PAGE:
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Archive for August 12th, 2011

Father Francis and his companions were making a trip through the Spoleto Valley near the town of Bevagna. Suddenly, Francis spotted a great number of birds of all varieties. There were doves, crows and all sorts of birds. Swept up in the moment, Francis left his friends in the road and ran after the birds, who patiently waited for him. He greeted them in his usual way, expecting them to scurry off into the air as he spoke. But they moved not.

Filled with awe, he asked them if they would stay awhile and listen to the Word of God. He said to them: “My brother and sister birds, you should praise your Creator and always love him: He gave you feathers for clothes, wings to fly and all other things that you need. It is God who made you noble among all creatures, making your home in thin, pure air. Without sowing or reaping, you receive God’s guidance and protection.”

At this the birds began to spread their wings, stretch their necks and gaze at Francis, rejoicing and praising God in a wonderful way according to their nature. Francis then walked right through the middle of them, turned around and came back, touching their heads and bodies with his tunic.

Then he gave them his blessing, making the sign of the cross over them. At that they flew off and Francis, rejoicing and giving thanks to God, went on his way.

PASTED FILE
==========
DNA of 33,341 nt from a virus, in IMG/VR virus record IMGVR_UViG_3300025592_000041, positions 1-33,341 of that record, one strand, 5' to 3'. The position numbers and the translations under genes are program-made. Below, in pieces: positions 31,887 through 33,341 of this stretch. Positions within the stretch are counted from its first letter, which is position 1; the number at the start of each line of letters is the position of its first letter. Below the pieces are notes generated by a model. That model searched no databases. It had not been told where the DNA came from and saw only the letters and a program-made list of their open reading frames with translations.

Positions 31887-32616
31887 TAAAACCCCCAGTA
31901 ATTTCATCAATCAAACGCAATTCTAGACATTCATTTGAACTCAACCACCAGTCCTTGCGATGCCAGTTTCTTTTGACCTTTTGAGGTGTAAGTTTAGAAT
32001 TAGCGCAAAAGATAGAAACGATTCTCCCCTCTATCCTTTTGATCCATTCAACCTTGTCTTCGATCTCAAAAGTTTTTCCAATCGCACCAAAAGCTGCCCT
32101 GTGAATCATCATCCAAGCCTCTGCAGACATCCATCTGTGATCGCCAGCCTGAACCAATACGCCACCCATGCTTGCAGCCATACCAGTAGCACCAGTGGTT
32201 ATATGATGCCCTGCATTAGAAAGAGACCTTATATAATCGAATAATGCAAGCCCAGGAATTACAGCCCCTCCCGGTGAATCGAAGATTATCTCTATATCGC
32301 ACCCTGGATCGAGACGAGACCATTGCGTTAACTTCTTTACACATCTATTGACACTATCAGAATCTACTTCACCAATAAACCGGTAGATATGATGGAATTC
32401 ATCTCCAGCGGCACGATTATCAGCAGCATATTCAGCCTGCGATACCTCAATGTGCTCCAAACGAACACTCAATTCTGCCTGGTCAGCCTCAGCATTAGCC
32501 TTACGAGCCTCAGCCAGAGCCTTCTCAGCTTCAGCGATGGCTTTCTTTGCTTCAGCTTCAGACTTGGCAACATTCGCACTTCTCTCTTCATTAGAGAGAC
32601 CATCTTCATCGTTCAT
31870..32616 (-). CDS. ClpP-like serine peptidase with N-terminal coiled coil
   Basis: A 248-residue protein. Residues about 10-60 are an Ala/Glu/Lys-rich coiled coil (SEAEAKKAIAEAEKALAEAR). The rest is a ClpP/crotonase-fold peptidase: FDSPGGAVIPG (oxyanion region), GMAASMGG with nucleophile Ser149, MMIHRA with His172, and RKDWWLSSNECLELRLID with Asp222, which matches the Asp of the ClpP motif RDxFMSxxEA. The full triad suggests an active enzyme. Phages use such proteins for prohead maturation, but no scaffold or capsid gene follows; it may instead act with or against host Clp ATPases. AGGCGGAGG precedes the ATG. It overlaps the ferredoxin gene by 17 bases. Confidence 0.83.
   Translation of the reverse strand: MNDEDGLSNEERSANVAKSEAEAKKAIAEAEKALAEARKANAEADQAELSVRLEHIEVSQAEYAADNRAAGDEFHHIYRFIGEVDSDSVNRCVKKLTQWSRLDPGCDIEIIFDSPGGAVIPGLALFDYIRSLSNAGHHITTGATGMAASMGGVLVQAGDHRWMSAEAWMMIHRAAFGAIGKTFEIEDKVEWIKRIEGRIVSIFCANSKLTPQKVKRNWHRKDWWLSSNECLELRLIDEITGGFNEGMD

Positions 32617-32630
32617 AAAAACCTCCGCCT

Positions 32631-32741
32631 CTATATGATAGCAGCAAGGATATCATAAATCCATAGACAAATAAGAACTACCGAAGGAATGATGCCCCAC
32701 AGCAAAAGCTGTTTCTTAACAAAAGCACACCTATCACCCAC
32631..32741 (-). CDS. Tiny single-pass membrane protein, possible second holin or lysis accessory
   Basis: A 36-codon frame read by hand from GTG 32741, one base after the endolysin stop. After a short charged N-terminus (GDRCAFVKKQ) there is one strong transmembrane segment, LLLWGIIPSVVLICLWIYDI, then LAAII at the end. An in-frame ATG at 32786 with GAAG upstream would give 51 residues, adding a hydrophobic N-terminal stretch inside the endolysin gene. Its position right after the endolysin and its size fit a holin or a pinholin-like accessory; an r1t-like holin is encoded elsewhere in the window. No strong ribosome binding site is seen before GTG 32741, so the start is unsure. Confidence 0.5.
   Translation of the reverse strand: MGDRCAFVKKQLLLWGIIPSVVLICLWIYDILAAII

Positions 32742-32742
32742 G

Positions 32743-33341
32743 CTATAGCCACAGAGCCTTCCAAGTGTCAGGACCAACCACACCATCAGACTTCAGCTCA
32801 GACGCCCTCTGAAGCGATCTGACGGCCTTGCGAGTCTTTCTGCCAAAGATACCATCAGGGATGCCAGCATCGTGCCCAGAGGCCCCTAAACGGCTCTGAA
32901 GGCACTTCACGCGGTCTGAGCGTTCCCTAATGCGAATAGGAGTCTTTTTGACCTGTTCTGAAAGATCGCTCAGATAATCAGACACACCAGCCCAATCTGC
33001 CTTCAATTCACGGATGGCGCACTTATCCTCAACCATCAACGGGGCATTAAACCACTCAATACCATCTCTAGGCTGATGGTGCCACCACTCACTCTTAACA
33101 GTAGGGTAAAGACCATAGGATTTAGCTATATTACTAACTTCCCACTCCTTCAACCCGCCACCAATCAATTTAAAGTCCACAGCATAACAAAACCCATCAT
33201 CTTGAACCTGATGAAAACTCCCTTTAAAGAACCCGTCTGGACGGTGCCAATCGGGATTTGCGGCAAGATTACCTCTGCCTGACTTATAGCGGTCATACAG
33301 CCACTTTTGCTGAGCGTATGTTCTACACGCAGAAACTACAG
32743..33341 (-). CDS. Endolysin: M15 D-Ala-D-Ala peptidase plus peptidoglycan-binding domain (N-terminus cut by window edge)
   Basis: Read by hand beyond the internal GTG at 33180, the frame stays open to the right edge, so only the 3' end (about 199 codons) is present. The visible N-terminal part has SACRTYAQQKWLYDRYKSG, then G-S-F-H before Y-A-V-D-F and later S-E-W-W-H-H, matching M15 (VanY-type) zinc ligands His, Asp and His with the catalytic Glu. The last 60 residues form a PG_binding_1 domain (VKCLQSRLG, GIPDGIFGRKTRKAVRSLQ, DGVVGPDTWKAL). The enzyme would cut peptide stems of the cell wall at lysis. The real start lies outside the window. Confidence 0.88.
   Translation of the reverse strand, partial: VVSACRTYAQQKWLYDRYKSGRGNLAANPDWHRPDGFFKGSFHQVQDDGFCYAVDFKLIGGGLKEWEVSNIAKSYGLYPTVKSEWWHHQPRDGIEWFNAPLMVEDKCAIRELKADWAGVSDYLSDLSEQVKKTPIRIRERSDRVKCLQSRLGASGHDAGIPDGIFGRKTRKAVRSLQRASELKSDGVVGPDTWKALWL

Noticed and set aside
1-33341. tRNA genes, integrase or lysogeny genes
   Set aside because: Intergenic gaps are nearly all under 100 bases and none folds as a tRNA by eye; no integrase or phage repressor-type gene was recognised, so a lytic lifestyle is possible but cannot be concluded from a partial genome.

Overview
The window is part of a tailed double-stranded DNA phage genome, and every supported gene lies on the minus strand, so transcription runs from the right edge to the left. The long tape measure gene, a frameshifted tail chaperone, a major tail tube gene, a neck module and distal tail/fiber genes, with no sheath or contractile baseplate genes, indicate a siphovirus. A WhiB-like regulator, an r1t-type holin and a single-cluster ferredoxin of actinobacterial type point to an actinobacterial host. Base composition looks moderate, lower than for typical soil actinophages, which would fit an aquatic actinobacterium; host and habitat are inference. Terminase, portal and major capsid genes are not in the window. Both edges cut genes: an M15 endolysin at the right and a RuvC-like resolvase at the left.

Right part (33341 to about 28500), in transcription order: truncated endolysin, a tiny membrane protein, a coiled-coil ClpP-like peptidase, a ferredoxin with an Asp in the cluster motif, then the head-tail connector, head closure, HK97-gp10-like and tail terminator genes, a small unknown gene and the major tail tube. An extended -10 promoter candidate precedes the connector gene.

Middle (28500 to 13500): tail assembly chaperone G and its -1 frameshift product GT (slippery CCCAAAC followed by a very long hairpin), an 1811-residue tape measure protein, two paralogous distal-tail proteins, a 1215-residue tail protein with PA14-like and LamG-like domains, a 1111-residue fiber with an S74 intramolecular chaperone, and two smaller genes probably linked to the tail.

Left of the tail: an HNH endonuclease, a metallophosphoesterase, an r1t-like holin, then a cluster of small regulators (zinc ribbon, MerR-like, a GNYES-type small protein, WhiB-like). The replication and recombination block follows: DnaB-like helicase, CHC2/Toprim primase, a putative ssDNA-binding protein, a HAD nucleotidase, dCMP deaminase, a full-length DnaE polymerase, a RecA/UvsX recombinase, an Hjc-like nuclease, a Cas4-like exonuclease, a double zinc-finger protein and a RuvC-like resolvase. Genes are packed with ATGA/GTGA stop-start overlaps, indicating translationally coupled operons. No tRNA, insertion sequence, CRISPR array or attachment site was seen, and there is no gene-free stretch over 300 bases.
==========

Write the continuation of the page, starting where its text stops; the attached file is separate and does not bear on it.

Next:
Later, Francis wondered aloud to his companions why he had never preached to birds before. And from that day on, Francis made it his habit to solicitously invoke all birds, all animals and reptiles to praise and love their Creator. And many times during Francis’ life there were remarkable events of Francis speaking to the animals. There was even a time when St. Francis quieted a flock of noisy birds that were interrupting a religious ceremony! Much to the wonder of all present, the birds remained quiet until Francis’ sermon was complete.

From the Little Flowers of St Francis                                                                                                                                                                                                                                                                                                                      Art by Bolton Morris

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This is so Fine

That I am just going to post the whole thing.  From Terry Nelson, at Abbey Roads:

FRIDAY, AUGUST 12, 2011

Terry’s totally wondrous mystical adventure at the opthamologist’s office on the feast of St. Clare.

So much to tell…
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First of all, I thought it was significant that my appointment fell on the feast of St. Clare of Assisi, my favorite of the saints who embraced poverty so generously.  Her name means ‘clear and bright’ – two important attributes for good vision and sight – indicating light – since sight is light, or facilitated by it.  St. Clare’s is clear and bright – get it?
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So anyway – there was good news and bad news for me.  Good news, glaucoma is in it’s very early stages, bad news isn’t really bad at all – I just have to have surgery for cataracts.  I protested, “But doctor, I’m so young, I just turned 35 on May 16th!”  I didn’t mention what year of course.  C’est dommage.  Unfortunately I have more tests next week – but I’ll offer it up.
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My encounter with Islam.